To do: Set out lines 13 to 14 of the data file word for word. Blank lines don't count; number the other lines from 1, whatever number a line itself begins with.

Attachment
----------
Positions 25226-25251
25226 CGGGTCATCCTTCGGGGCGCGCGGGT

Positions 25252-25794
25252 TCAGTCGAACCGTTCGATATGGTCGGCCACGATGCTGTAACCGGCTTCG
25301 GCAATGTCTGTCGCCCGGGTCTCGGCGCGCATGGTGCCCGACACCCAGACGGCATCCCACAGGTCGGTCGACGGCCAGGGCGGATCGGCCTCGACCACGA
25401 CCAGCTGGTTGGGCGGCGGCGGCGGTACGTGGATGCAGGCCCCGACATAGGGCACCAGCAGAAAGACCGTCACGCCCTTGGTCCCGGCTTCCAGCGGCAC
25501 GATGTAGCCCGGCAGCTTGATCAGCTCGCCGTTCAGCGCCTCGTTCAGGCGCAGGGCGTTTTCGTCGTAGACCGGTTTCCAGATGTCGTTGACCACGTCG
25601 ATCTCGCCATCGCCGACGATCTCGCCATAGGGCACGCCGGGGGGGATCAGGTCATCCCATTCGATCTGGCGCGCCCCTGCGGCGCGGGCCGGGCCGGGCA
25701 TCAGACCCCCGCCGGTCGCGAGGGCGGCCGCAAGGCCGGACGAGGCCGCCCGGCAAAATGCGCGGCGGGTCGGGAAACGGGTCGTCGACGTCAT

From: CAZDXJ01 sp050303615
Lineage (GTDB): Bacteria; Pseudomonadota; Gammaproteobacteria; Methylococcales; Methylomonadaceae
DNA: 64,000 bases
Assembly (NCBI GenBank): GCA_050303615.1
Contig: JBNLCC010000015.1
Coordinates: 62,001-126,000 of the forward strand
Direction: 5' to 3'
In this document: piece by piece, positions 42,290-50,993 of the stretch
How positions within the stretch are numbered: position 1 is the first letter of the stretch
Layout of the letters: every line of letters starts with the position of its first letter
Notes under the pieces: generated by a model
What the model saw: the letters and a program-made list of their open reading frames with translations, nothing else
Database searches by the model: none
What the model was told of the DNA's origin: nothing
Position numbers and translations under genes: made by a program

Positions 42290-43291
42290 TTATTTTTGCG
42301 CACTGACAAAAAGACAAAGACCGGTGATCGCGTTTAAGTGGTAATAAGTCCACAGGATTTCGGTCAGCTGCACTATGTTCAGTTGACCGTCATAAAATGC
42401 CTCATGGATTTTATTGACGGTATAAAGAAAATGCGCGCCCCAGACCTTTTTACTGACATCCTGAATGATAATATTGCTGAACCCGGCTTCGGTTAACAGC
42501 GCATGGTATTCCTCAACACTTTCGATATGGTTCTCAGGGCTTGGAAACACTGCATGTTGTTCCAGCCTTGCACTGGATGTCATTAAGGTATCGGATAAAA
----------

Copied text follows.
Assembly (NCBI GenBank): GCA_050303615.1
Contig: JBNLCC010000015.1